The AC/S IFR also revises TGL – Advanced computing items, located in Supplement No. 1 to Part 736 of the EAR, paragraph (d) (General Order No. 4).  The revised TGL – Advanced computing items overcomes the Regional Security-related licensing requirements discussed above for products that are within scope (effectively all of the ECCNs discussed above).  The TGL is applicable for exports to recipients located in, but not headquartered in or whose ultimate parent company is not headquartered in, a destination specified in Country Groups D:1, D:4, or D:5 that is not also specified in Country Groups A:5 or A:6.  The end use scope of this TGL authorizes entities to continue or to engage in integration, assembly (mounting), inspection, testing, quality assurance, and distribution of covered items for ultimate end use: (1) outside of destinations specified in Country Groups D:1, D:4, or D:5, excluding destinations also specified in Country Groups A:5 or A:6, and (2) by entities that are not headquartered in, or whose ultimate parent company is not headquartered in, Macau or Country Group D:5.

BIS’s stated intent with this revised TGL is to prevent disruptions to supply chains of companies located in countries that have cooperated with the U.S.’s efforts in this area, but who still have significant semiconductor production facilities in China.  At the same time, BIS is trying to prevent circumvention of the these controls via the use of foreign subsidiaries of Chinese companies to facilitate the purchase of otherwise controlled chips and SME.  The increased applicability of the TGL, coupled with the more restrictive geographic scope, is BIS’s attempt to thread this needle.



The October 2022 IFR imposed licensing requirements on U.S. persons for specified activities that would constitute support for certain weapons of mass destruction-related end uses.  The SME IFR and AC/S IFR clarify and expand the types of activities and items covered by those license requirements.  Under the amendments to EAR § 744.6, a license will be required for any U.S. persons that engage in shipping, transmitting, or transferring; facilitating such shipments, transmission, or transfers; or servicing activities to or within:

  • China or Macau any items not subject to the EAR where the U.S. person knows that the items will be used in the development or production of advanced node-integrated circuits at a facility of an entity headquartered in either China or Macau;
  • China or Macau any items not subject to the EAR that meet the parameters in any ECCN in Product Groups B-E of Category 3 of the CCL that the U.S. person knows will be used in the development or production of integrated circuits at a facility of an entity headquartered in either China or Macau, but does not know whether the production of advanced node-integrated circuits occurs at the facility; or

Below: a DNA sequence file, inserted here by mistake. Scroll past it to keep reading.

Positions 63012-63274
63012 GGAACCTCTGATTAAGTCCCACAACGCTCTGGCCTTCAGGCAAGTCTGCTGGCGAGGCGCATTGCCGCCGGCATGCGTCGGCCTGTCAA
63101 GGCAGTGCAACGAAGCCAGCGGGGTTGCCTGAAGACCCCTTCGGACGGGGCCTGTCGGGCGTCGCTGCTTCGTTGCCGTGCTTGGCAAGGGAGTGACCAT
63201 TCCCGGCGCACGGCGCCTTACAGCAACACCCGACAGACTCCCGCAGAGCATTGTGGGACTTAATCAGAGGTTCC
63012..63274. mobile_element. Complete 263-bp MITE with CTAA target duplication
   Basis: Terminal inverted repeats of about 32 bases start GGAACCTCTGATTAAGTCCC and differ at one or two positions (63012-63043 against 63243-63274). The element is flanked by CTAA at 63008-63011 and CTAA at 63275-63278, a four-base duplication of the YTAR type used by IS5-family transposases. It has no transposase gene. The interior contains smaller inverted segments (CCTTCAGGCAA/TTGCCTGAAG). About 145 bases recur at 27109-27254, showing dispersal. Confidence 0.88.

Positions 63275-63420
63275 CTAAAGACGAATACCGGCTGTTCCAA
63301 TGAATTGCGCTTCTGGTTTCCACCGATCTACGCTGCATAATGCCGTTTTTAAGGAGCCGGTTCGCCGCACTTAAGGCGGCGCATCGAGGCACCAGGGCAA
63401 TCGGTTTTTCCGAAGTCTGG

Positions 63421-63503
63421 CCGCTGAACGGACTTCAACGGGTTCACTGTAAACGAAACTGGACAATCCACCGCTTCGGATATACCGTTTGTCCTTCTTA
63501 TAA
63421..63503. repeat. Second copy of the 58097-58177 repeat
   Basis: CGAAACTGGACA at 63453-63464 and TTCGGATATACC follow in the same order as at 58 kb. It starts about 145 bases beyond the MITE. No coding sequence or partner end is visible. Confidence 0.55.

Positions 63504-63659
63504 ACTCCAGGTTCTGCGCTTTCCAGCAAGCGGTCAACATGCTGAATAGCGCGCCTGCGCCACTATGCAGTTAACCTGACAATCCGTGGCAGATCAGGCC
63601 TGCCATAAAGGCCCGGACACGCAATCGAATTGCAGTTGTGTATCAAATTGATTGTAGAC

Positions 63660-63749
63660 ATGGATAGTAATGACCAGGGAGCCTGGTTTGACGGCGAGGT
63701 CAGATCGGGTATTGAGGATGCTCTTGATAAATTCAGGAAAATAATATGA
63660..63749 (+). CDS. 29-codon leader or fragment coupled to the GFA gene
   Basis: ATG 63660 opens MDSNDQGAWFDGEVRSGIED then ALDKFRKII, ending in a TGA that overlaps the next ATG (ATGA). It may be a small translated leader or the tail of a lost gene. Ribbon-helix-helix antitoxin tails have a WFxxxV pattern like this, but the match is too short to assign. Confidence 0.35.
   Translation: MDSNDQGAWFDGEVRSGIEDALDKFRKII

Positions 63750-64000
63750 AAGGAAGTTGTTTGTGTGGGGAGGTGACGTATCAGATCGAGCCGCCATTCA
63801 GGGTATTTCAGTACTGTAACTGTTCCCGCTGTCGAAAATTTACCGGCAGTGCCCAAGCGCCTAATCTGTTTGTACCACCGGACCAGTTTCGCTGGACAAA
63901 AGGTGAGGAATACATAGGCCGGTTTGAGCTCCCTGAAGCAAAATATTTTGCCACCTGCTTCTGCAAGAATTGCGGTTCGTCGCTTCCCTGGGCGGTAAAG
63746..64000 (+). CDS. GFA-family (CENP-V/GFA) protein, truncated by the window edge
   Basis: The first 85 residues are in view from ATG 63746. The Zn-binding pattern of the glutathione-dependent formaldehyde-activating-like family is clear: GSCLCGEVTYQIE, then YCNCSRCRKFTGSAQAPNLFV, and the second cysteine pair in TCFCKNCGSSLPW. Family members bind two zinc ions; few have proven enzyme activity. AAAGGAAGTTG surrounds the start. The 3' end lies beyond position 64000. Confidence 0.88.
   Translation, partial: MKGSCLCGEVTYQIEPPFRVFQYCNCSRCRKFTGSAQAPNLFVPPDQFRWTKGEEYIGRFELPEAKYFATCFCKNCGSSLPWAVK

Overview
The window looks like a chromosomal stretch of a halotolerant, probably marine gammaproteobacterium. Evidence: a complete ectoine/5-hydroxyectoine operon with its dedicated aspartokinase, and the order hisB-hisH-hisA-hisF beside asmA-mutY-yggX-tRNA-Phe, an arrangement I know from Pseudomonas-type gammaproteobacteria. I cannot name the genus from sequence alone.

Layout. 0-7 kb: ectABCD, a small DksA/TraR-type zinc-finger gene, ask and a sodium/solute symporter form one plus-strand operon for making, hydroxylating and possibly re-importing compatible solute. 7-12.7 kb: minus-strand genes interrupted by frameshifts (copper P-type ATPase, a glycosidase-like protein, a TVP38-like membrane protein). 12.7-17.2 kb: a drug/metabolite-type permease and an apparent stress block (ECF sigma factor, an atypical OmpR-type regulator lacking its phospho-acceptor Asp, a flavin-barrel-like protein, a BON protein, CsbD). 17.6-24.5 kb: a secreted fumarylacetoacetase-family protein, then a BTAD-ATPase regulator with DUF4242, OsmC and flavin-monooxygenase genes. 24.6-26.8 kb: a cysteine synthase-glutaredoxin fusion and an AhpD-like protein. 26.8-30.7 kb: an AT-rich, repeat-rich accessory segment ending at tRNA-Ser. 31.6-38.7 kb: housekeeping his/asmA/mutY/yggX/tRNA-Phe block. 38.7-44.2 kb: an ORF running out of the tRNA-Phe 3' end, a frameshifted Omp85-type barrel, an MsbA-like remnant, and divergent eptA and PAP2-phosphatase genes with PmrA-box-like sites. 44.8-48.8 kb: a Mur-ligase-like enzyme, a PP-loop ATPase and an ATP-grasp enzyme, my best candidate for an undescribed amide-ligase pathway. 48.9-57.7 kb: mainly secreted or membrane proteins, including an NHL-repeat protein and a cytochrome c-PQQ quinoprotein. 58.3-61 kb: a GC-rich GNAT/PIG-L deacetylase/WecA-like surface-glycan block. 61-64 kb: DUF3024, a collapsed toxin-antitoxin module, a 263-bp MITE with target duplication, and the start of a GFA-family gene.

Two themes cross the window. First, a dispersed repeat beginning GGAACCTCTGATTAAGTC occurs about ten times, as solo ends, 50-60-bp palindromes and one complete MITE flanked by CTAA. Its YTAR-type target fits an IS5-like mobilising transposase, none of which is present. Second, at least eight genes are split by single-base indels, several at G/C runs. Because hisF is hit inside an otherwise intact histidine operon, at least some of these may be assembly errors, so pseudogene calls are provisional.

• Macau or any D:5 country any items not subject to the EAR and meeting the parameters of the SMEs added to the EAR or updated by the SME IFR regardless of the end use or end user.


The types of support activities were further clarified by the AC/S IFR and include authorizing or conducting a delivery by shipment, transmittal, or transfer of items meeting the above description and servicing, including maintaining, repairing, overhauling, or refurbishing such items.  That said, servicing activities do not require a license unless they are at a facility where the production of advanced node-integrated circuits occurs.  Another exclusion provided in the SME IFR states that the production does not apply to back-end steps such as assembly, test, or packaging, highlighting BIS’s focus on items that raise the level of any integrated circuitry being produced at such facilities.



As part of the AC/S IFR, BIS solicits public input on a number of topics, several of which give possible insight into future updates to these controls.

Of particular note is BIS’s request for input “[a]ddresing access to ‘development’ at an infrastructure as a service (IaaS) provider by customers to develop or with the intent to develop large dual-use AI foundation models with potential capabilities of concern.”[9]  This references multiple reports that have arisen since publication of the October 2022 IFR that Chinese AI companies have resorted to effectively “renting” access to controlled advanced semiconductors from foreign (i.e., non-Chinese) providers via the cloud.  If adopted on a large scale, this could have the potential to undermine the U.S. controls by obviating the need for Chinese developers to have physical access to controlled semiconductors.  However, implementing controls that would restrict such access is complicated by the fact that the U.S. has not historically considered the provision of software as a service (“SaaS”) to be an “export” (of software) within the definition used by the EAR (and a significant number of U.S. businesses rely on this distinction).  Accordingly, attempting to bring IaaS within the scope of BIS’s controls, while continuing to exclude SaaS from coverage, will be an important needle to thread for the continuing vitality of both BIS’s export control policy with respect to China and the U.S. service sector’s exports.